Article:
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Osceola County Man Admits to Unlicensed Firearms Dealing and Falsifying Gun Purchase Records

Human RightsOsceola County Man Admits to Unlicensed Firearms Dealing and Falsifying Gun Purchase Records

OCALA, Fla. — U.S. Attorney Roger B. Handberg announces that Kingsley Wilson, 35, of Kissimmee, has pleaded guilty to one count of dealing in firearms without a license, 14 counts of making a materially false statement to a federally licensed firearms (FFL) dealer and 14 counts of causing an FFL to maintain false information in its official records. Wilson faces a maximum penalty of five years in federal prison for dealing in firearms without a license; 10 years for each count of making a materially false statement to an FFL; and five years for each count of causing an FFL to maintain false information in its official records.

According to the plea agreement and evidence presented in court, between January 2022 and July 2023, Wilson purchased 92 firearms from multiple gun dealers in the Middle District of Florida. While purchasing these firearms, Wilson falsely certified on ATF Form 4473s, Firearm Transaction Records, that he was the “actual transferee/buyer” of the firearms. In actuality, Wilson was purchasing these firearms for other individuals in exchange for monetary payments. Wilson’s cellular telephone revealed numerous conversations between Wilson and other individuals about the illegal purchases and transfer of these firearms. Ten of the firearms purchased by Wilson have been recovered by law enforcement at crime scenes (including homicides) in the Bahamas and Canada.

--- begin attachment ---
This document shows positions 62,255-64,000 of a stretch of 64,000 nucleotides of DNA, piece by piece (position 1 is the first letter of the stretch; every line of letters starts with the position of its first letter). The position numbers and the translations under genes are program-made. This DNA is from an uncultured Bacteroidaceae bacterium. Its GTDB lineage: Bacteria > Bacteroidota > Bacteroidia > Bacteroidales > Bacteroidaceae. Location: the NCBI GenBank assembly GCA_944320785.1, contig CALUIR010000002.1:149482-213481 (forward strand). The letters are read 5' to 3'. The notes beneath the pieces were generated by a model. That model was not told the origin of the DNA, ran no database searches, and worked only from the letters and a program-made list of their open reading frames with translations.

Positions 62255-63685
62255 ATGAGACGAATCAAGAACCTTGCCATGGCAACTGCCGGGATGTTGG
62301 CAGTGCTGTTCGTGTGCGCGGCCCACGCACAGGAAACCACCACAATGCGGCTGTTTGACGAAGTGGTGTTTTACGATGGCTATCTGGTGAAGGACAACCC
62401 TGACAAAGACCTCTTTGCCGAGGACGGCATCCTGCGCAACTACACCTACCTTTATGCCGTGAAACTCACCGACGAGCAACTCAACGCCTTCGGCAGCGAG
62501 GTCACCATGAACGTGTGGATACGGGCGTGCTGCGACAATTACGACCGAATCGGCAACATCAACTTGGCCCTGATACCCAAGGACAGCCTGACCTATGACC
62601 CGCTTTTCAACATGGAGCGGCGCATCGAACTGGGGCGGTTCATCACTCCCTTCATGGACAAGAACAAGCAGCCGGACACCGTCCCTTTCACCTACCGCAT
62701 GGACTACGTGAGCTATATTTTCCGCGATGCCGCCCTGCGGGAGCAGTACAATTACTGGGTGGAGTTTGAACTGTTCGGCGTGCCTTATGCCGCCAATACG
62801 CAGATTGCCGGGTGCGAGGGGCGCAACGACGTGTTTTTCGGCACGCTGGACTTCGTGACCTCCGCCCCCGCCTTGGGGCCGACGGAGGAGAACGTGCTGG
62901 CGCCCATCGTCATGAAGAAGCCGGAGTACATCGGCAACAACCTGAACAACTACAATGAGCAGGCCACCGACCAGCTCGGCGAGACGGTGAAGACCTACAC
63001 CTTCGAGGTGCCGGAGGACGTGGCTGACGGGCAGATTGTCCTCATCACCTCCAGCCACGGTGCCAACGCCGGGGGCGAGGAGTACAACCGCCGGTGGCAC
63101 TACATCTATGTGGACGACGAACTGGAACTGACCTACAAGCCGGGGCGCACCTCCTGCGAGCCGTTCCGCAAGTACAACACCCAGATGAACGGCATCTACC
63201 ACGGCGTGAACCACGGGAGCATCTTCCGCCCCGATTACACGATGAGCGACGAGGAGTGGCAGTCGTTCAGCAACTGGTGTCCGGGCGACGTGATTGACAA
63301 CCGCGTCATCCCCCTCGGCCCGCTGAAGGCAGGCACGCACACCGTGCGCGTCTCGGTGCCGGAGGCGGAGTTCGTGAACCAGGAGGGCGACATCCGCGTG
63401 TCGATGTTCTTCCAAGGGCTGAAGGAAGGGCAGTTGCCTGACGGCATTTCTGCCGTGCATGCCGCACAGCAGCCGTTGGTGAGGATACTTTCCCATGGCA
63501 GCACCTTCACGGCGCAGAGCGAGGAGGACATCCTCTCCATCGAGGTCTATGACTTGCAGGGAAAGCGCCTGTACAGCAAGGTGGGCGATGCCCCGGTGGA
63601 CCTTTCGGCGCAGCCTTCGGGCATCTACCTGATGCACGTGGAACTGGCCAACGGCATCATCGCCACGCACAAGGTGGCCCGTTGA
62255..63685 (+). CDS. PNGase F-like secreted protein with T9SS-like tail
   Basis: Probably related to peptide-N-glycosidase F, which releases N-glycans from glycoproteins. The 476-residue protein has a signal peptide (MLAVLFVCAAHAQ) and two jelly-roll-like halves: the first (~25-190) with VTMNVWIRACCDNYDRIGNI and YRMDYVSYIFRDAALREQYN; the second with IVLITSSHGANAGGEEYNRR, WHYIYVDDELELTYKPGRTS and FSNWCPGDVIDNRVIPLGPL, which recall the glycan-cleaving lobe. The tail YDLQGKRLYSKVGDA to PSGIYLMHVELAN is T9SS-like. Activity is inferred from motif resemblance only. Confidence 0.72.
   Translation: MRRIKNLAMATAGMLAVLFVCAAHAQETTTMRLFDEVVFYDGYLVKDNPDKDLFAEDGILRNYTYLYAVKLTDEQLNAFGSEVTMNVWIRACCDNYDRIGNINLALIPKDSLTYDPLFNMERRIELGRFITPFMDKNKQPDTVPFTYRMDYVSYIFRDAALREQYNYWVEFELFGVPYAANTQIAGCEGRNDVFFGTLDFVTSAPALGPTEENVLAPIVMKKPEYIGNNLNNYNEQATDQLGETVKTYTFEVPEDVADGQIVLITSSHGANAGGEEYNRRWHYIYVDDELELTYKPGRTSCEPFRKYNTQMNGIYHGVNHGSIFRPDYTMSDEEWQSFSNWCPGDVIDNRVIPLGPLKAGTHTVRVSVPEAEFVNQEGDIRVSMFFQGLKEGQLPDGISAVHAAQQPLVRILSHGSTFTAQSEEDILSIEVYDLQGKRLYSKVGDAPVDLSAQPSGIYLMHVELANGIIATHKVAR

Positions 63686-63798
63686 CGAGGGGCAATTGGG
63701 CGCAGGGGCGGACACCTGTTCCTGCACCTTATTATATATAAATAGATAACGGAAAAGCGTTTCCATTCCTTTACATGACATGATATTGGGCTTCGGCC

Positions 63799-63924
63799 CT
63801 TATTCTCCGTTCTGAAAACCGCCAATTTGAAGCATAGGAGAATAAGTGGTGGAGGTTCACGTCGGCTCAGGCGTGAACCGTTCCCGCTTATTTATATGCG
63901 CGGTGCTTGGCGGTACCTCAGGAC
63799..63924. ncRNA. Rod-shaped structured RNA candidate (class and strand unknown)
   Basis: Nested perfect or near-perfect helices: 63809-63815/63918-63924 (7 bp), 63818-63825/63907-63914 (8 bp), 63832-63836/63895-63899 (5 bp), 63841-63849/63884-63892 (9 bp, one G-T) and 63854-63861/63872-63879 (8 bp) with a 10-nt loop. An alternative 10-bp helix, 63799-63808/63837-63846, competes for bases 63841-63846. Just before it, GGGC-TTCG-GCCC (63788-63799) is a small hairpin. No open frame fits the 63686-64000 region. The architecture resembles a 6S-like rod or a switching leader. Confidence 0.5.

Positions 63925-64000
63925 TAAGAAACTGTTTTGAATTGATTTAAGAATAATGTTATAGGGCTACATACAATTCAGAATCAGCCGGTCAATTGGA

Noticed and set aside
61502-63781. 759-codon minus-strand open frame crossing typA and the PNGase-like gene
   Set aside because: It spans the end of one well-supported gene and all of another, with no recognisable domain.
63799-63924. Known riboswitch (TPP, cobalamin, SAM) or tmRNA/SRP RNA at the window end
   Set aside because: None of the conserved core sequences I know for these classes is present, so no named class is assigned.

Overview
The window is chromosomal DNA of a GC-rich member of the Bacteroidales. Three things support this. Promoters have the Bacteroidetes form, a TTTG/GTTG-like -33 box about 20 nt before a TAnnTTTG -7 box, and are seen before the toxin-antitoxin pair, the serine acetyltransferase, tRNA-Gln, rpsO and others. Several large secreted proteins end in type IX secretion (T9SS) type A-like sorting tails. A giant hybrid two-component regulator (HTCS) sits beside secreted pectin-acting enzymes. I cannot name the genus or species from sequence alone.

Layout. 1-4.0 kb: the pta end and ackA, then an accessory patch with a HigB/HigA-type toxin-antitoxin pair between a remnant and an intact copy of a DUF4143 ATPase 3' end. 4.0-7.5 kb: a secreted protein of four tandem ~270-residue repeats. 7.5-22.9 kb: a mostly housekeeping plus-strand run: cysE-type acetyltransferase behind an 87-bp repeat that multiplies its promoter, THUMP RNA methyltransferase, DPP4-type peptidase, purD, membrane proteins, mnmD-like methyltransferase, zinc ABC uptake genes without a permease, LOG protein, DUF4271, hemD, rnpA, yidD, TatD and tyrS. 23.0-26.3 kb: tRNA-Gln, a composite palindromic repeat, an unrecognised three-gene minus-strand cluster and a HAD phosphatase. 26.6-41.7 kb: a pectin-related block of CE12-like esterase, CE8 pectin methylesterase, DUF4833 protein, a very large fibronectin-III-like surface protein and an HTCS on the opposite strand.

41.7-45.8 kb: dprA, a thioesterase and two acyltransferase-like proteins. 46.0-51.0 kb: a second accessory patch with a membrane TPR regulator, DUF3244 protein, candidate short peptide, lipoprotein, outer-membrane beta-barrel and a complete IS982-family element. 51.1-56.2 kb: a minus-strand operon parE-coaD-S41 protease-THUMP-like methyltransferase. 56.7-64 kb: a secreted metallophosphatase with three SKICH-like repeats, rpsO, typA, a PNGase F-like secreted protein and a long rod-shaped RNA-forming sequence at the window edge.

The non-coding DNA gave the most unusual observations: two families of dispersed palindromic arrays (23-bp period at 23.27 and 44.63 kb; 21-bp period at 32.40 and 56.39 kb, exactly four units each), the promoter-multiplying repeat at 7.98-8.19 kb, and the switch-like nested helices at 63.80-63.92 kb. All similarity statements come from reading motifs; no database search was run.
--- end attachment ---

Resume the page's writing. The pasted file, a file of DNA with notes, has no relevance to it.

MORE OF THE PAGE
This case was investigated by the Bureau of Alcohol, Tobacco, Firearms and Explosives, Homeland Security Investigations and the Osceola County Sheriff’s Office. It is being prosecuted by Assistant U.S. Attorney Sarah Janette Swartzberg.

This case is part of Project Safe Neighborhoods (PSN), a program bringing together all levels of law enforcement and the communities they serve to reduce violent crime and gun violence, and to make our neighborhoods safer for everyone. On May 26, 2021, the Department of Justice launched a violent crime reduction strategy strengthening PSN based on these core principles: fostering trust and legitimacy in our communities, supporting community-based organizations that help prevent violence from occurring in the first place, setting focused and strategic enforcement priorities and measuring the results.

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Story from www.atf.gov

Disclaimer: The views expressed in this article are independent views solely of the author(s) expressed in their private capacity.

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